Finally, we are all concerned that the Holocaust is quickly being forgotten. This book does not detail the horrific facts, but the Holocaust not only happened, it happened to our own parents or grandparents or great-grandparents, and we want our children to know of those experiences so they can honor their ancestors, respect them for what they have been through, and learn from history.

JJ: Although the book recalls some of the darkest moments in Theo’s life, you tell a tale that is ultimately redemptive. You write in the book that he was “full of goodness and joy,” that he “loved being Jewish and worked hard to make this world a better place for all people everywhere.” How did he manage to be so optimistic despite his experiences in childhood?

AGB: Theo was very much an optimist, and he really was full of joy. But that does not mean I did not find him, many a night, in the middle of the night, sitting by his computer, reading Berthold Brecht and listening to socialist songs, weeping away at the plight of the people of the world. As his life drew to a close, he would weep in heartbreak that despite all of his activism, the world was not fixed and did not turn out the way he had hoped it would. Usually, I was able to remind him that we ARE in a better place because of his and many others’ activism. I reminded him that, for example, the marches in the South for civil rights- he had been arrested at one of them-  helped put President [Barack] Obama in the White House.

JJ: He lived long enough to see Israel change in some profound and unsettling ways. What did he make of the contrast between Israel in its pioneering days and Israel today?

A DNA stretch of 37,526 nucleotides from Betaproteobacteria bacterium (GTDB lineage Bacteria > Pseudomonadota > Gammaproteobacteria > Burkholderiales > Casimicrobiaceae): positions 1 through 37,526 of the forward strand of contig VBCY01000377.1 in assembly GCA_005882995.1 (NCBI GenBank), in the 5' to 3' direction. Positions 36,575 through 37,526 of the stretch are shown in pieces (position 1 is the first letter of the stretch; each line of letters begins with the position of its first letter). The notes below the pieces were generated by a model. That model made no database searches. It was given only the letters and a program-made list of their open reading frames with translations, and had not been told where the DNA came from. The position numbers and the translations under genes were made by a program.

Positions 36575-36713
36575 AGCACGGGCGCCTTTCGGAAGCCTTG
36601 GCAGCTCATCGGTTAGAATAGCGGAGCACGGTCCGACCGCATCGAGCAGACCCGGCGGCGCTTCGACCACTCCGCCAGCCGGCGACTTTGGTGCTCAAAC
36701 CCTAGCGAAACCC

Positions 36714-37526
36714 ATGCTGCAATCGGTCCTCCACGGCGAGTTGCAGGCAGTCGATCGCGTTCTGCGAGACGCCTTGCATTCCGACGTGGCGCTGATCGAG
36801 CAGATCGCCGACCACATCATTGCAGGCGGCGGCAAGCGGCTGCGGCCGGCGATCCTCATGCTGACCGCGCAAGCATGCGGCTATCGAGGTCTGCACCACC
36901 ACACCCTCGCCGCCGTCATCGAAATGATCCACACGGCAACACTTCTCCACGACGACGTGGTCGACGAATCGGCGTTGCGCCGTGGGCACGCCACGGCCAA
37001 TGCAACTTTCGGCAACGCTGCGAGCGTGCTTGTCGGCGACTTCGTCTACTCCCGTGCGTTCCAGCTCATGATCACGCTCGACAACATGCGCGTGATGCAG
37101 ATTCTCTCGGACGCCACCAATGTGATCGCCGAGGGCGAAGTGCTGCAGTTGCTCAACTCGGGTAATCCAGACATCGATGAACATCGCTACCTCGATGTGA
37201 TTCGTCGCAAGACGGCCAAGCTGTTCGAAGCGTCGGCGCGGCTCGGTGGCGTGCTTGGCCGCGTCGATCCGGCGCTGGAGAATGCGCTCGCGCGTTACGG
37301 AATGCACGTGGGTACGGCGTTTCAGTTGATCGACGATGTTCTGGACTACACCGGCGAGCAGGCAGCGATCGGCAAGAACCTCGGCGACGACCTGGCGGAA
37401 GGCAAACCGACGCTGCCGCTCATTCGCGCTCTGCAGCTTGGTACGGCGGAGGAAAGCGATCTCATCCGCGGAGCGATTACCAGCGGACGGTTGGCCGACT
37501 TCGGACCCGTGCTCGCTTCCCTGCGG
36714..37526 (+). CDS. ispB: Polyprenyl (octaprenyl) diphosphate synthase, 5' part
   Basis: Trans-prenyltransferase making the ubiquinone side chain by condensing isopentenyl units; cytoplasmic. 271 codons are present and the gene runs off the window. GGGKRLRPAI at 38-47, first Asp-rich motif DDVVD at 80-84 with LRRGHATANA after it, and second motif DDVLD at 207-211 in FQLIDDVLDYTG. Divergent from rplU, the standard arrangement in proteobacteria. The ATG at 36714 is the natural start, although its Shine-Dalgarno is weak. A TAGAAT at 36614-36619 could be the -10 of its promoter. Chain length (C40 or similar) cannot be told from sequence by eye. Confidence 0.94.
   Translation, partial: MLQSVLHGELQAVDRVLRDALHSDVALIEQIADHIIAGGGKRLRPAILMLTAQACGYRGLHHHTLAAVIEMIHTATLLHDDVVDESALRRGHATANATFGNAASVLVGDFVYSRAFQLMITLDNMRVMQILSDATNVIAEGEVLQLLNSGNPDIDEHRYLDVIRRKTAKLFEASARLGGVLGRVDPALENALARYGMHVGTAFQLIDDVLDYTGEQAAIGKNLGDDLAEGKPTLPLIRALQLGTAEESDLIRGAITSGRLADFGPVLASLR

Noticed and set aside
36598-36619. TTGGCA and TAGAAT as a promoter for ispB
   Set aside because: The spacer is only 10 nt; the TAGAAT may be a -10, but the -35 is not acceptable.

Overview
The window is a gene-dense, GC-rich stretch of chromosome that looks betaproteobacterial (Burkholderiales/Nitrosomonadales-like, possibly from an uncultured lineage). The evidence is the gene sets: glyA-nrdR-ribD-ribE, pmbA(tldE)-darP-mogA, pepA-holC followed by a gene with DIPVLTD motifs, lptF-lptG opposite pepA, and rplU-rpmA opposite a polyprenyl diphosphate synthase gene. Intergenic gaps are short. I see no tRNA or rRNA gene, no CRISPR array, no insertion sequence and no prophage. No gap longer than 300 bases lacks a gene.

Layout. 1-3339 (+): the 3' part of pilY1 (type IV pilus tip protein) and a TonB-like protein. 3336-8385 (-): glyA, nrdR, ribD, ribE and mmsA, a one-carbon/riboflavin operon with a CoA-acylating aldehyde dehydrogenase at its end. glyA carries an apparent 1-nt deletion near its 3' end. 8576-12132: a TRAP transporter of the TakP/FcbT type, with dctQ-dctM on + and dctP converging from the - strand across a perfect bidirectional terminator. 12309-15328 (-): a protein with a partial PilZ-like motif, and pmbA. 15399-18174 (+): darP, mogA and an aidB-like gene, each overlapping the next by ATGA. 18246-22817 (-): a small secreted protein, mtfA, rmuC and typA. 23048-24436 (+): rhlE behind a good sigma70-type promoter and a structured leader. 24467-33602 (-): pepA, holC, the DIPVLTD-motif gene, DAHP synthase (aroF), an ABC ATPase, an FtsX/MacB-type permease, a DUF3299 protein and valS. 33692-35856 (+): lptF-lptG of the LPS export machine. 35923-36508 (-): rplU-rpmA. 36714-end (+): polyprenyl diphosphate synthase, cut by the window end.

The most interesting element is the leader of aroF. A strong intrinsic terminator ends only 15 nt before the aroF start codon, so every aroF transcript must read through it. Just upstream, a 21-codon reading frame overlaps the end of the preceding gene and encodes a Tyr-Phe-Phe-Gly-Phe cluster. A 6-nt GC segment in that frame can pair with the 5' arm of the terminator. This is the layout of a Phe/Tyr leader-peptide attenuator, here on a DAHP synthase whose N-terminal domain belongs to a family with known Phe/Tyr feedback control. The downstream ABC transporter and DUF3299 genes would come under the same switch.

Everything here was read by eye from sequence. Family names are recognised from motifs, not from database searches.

AGB: Theo’s love for Israel was unconditional the way one loves a family member. The strength of his love was never shaken. He often quoted the saying “America right or wrong,” pointing out that when it’s right, it’s right, but when it’s wrong, it’s to be made right. He used the same phrase about Israel. He was a true lover of Israel, and to him that included caring to the depth of his being that Israel should be the just country it was meant to be. Theo suffered greatly over the occupation, over the plight of the Palestinians, the children of Gaza, and the deterioration of civil society in Israel. The last article he contributed to the Jewish Journal, shortly before he passed away (in 2015), expressed those heartfelt concerns.

JJ: What is the work of the Theodore Bikel Legacy Project?

AGB: We are using Theo’s artistic voice in service of Tikkun Olam. We continue to publish his words and his songs, and we created a short documentary film that we show at venues all over America. His archives have been curated and will soon be available for viewing at UCLA. We also engage in civic events, such as a fundraising concert for an Israeli organization that treats Syrian children, and a large event, including the mayor Garcetti and 45 faith leaders from the many religions represented in LA, against the desecration of Jewish cemeteries in Philadelphia. At the event, at Mt Sinai cemetery and in the presence of our ancestors, we declared Los Angeles to be a city of brotherly and sisterly love, and that everyone’s sacred place is sacred to all of us, to defend and to respect. And we’re still not finished! It’s quite incredible: when I talk to audiences about Theo, anywhere I go, in every city and in any venue, half the audience members have their very own Theodore Bikel story.

 


Jonathan Kirsch, author and publishing attorney, is the book editor of the Jewish Journal.